SHOWS TO SEE: Up Now in London
This is the second of three shows Sotheby's is setting up which use a literary framework, in this case a collection of fourteen short stories written by Brazilian Clarice Lispector. It's an interesting show, including plenty of Tonico Lemos Auad, for example, and a fascinating film collaboration from 2003 by Shelagh Wakely with Tunga, in which ritual interactions take place with sculpture to the beat of a naked drummer ('Egypsia and the Phenix', above). Moreover, you can pick up a free copy of Lispector's book - and she was, after all, one of the 20th century's finest exponents of the short story.
Olga Jevrić at Peer (to 14 Sept) and Handel Street Projects (by appointment)
Her Ground: Women Photographing Landscape at Flowers Gallery, Kingsland Rd to 31 Aug
This excellent survey includes Mona Kuhn: 'AD 6883', 2014. The Brazilian must be the leading contemporary photographer of the figure in landscape, and here I especially like how Jacintha - a long-term friend whom Kuhn sees as a 'soul sister' - appears to 'wear' a shadow. The image features in her new book, 'She Disappeared Into Complete Silence' - shot in and around Acido Dorado, a house in the middle of the Californian desert. Robert Stone designed it with mirrored ceilings and walls which reflect and complicate the light. I wondered if the title indicated a future date, over 4,000 years hence, so picking up on the timeless aspect of what Kuhn terms the 'abstraction of being' which the solitary nude represents. It's probably just a serial number within the project, but I'll stick with the thought.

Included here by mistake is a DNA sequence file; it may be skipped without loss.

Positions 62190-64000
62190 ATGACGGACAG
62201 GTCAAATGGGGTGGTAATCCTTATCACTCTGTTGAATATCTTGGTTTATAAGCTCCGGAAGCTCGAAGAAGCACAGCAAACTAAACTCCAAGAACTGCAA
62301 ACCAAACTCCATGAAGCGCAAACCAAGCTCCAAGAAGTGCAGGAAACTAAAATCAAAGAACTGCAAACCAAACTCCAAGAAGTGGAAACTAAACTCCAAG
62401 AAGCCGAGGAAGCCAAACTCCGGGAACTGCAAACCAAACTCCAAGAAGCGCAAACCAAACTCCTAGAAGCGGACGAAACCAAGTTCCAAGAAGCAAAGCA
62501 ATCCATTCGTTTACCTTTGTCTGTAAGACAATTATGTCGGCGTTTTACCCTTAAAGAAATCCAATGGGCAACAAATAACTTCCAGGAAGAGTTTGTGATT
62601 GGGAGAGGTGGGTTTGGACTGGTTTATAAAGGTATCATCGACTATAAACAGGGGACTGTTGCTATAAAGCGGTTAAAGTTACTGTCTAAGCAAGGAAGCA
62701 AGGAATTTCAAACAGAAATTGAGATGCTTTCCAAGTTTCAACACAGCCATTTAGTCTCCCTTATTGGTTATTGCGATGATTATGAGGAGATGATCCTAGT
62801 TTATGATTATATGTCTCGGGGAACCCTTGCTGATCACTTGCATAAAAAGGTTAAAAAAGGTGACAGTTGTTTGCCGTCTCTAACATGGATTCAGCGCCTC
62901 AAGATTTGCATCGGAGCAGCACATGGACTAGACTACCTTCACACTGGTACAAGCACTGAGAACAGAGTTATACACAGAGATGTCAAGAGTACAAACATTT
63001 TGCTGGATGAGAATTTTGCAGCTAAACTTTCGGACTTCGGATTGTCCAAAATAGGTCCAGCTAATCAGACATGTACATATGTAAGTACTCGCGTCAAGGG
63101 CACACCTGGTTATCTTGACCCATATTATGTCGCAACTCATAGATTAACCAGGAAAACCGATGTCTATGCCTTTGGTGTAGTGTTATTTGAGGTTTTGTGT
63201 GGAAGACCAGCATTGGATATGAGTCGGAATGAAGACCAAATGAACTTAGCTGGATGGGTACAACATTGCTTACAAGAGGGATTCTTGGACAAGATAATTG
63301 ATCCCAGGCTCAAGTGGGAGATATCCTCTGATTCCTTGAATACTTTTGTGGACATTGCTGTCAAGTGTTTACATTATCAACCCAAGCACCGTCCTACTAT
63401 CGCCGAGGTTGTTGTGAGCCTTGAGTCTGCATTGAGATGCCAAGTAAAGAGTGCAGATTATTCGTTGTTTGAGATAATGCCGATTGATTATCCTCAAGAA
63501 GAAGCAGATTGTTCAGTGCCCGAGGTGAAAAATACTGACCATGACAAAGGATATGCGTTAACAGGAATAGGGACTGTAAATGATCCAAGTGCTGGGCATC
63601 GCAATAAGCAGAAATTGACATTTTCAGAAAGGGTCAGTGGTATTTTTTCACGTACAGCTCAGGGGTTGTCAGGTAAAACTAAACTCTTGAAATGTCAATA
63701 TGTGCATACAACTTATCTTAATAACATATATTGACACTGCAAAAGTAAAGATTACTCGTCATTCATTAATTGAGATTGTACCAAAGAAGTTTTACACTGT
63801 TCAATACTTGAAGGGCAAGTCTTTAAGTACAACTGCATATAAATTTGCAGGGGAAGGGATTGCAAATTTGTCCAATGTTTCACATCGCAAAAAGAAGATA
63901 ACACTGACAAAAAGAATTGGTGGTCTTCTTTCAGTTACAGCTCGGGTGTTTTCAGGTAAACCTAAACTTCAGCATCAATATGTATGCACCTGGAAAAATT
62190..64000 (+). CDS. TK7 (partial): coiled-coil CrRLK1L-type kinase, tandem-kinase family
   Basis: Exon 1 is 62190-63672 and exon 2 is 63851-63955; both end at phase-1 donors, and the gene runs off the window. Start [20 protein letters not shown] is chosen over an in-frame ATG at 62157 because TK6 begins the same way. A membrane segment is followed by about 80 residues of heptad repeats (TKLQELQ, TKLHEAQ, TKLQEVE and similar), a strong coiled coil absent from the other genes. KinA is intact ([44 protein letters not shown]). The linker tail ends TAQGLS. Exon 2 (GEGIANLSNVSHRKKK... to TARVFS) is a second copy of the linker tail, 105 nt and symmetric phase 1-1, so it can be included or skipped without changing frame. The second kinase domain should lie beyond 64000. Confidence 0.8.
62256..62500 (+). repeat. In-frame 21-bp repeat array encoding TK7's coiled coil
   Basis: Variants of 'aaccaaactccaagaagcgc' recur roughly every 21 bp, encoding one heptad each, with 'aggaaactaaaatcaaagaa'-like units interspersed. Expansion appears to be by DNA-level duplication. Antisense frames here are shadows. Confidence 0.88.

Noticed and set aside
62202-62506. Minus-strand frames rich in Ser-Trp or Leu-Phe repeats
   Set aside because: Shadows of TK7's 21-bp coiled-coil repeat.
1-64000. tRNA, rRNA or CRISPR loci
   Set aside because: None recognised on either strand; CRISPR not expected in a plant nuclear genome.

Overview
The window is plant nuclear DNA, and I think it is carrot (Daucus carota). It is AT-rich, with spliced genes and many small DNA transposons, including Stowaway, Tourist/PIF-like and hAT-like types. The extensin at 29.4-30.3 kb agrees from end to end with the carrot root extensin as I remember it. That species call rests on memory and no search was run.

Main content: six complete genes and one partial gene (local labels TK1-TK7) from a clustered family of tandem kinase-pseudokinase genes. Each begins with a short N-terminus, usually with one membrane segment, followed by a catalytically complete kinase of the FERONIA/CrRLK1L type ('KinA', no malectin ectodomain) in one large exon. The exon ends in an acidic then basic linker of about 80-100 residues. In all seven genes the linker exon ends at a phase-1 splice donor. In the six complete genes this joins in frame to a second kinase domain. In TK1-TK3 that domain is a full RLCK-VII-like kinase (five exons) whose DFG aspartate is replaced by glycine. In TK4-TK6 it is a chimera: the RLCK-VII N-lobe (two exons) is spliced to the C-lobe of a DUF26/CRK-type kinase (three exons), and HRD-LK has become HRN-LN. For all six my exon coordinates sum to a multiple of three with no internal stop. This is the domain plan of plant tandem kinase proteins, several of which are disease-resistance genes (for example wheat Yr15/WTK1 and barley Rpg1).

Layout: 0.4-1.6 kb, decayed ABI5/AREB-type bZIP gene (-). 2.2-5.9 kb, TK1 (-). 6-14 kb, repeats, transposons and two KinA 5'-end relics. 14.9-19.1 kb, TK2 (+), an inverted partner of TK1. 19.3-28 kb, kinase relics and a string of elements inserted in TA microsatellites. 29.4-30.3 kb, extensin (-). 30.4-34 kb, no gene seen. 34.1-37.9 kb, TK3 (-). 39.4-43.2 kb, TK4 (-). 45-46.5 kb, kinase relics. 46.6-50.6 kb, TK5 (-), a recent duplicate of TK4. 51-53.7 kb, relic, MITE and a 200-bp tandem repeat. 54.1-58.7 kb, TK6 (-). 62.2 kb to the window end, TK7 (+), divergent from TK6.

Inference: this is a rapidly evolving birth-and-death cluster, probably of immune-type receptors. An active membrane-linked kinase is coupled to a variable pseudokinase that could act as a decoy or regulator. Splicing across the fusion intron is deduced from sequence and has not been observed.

Mary Reid Kelley and Patrick Kelly: Rand/Goop at Studio Voltaire to 6 Oct
Mary Reid Kelley and Patrick Kelly's from 'Rand/Goop' features six weirded versions of Mary intoning the words of Ayn Rand's 'Objectivism' and Gwyneth Paltrow's lifestyle advice for 13.5 minutes. The press release says that Ran's espousals of individualism begin to resonate with the purchasable wellness offered by Paltrow's Goop. Actually I wasn't always sure what came from which source...
The Immaculate Dream at Collyer Bristow Gallery (to 30 Oct) and Backyard Sculpture at DomoBaal (to end of summer) - both by appointment
Head to Clerkenwell for two teeming summer shows, with 70-odd works in both 'The Immaculate Dream' and 'Backyard Sculpture', which does indeed spread into the back yard at DomoBaal. Kudos to Claire Mitten and Alice Wilson, who are in both. Image above is one view of Domo's backyard, including Matt Hale's painting of a dead tree which was already there...
Gradation at Patrick Heide Contemporary Art to 21 Sept (closed Aug)
Eight artists explore subtle gradations within works over three floors of a Georgian townhouse, and feature various ways in which a material may turn out to be other than you thought (there's no particle board in Roland Hicks' ‘Three Part Dissemblage (OMM)’ above, for example). With Bella Easton, Diogo Pimentão, Erika Winstone, Katrin Bremermann, Melanie Smith, Nicole Fein, Roland Hicks and Troika: I couldn't have chosen the artists better myself...
Lee Krasner: 'Self Portrait' 1928. The mature works of Lee Krasner, now fairly fully emerged from her previous mis-categorisation as Mrs Pollock, need to be encountered at scale, but this result of the 19 year old Lena (as she then was) nailing a mirror to a tree has personality at any size.
Mike Nelson: The Asset Strippers at Tate Britain to 6 Oct
'The Asset Strippers' 2019 fills the Duveen Halls with online auction sourced industrial, agricultural and bureaucratic detritus from our analogue past, repurposing it as sculpture and memorial while echoing many modern art tropes. The best use of this space since Phyllida Barlow in 2014... Moreover, Frank Bowling's retrospective is as worthy of enthusisam as Lee Krasner at the Barbican.